Chapter 22 The New Deal
Terms in this set (38)
Franklin D. Roosevelt
32nd US President - He began New Deal programs to help the nation out of the Great Depression, and he was the nation's leader during most of WWII
projects such as highways, parks, and libraries built with public funds for public use
informal talks given by FDR over the radio; sat by White House fireplace; gained the confidence of the people
FDR's wife. Traveled, spoke and wrote for new deal; reshaped First Lady's role. Also fought for civil rights
the special session of Congress that Roosevelt called to launch his New Deal programs. The special session lasted about three months.
A series of reforms enacted by the Franklin Roosevelt administration between 1933 and 1942 with the goal of ending the Great Depression.
A government payment that supports a business or market
Huey P. Long
Political leader from Louisiana who criticized the New Deal
Father Charles Coughlin
a critic of the New Deal; created the National Union for Social Justice; wanted a monetary inflation and the nationalization of the banking system
An United States President; his term was notably marked by the stock market crash of 1929 and the beginnings of the Great Depression.
An New Deal leader; headed up the Federal Emergency Relief Administration and the Works Progress Administration as well as served as a personal confidant to the President.
Secretary of Labor; helped to draw labor into the New Deal plans as well as helped to pass the Social Security Act.
Federal Deposit Insurance
Corporation Insured individual bank deposits and ended a century-long tradition of unstable banking that had reached a crisis in the Great Depression.
Priming the Pump
An action taken to stimulate an economy, usually during a recessionary period and done through government spending as well as interest rate and tax reductions.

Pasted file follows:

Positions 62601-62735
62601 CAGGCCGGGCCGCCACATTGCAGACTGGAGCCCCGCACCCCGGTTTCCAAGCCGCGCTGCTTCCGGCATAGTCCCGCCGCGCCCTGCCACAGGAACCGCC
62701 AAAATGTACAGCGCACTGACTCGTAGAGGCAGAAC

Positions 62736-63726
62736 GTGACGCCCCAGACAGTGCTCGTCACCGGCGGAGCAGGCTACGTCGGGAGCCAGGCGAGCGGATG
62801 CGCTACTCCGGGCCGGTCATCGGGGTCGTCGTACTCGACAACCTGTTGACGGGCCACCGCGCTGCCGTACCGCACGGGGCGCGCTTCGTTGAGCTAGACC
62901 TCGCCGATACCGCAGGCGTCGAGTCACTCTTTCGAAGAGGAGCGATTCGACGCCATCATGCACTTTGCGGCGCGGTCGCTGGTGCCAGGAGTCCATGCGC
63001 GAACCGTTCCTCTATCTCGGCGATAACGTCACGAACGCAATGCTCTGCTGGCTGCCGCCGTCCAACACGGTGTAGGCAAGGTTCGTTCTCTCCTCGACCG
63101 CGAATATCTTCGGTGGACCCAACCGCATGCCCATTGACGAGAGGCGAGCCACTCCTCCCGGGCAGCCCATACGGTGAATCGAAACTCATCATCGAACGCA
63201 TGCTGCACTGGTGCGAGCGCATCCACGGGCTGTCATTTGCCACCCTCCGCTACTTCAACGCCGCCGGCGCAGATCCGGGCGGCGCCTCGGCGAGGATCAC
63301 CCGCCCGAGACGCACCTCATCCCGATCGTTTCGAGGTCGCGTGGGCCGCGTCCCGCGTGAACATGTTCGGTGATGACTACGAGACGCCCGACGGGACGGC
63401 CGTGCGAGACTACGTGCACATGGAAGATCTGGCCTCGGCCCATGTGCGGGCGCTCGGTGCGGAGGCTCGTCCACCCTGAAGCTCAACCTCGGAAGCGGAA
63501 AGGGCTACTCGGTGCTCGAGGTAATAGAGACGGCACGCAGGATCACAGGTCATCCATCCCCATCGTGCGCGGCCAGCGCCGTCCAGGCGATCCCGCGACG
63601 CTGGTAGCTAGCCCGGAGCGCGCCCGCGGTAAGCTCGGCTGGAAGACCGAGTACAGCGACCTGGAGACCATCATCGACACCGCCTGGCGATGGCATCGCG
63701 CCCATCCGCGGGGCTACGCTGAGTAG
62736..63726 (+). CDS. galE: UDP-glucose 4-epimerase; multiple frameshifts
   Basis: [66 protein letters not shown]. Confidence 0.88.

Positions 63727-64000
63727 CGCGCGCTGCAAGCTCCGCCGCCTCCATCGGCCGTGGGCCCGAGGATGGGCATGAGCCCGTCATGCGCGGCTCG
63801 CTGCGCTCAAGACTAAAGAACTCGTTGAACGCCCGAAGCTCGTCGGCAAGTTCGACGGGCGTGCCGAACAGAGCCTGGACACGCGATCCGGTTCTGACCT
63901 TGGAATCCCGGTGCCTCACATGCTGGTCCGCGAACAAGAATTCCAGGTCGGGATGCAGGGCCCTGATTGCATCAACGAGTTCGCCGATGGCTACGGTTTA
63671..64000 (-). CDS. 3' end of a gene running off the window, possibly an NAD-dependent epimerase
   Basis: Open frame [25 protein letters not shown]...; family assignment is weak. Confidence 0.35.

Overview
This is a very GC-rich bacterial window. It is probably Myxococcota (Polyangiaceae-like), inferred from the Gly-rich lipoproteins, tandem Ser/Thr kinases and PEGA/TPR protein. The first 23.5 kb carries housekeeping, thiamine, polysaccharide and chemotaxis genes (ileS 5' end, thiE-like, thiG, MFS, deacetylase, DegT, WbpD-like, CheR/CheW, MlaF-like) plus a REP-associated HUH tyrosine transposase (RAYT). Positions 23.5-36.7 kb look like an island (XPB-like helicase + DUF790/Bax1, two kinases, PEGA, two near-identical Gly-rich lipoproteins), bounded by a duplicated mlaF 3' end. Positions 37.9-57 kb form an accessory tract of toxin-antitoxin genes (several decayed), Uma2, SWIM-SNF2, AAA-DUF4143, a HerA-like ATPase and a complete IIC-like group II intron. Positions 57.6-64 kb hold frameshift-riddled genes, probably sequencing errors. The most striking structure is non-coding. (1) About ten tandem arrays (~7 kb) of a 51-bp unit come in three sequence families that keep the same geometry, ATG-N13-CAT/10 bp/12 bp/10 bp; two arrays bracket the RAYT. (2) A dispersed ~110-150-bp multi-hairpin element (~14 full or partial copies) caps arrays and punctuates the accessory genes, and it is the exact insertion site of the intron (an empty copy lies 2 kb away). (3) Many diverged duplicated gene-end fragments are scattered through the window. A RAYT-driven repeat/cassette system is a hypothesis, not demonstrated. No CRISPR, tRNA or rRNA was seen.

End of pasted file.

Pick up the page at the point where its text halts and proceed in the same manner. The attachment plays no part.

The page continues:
A regular payment made during a person's retirement from an investment fund to which that person or their employer has contributed during their working life.
A way of organizing a society in which major industries are owned and controlled by the government who in return, use those profits to benefit the citizens.
A political and economic system where factors of production are collectively owned and directed by the state.
Emergency Banking Act
Called for a four day mandatory shutdown of U.S. financial institutions in hopes of returning confidence and stability to the system; institutions were allowed to reopen once they were deemed financially sound.
Federal Emergency Relief Act
A government program created to provide work for employable people who were out of work; it provided grants to the state government for a variety of projects in fields such as agriculture, the arts, construction, and education.
Civilian Conservation Corps
A government program created by Congress to hire young, unemployed men to improve the rural environment with such work as planting trees, fighting fires, draining swamps, and maintaining national parks.
Civil Works Administration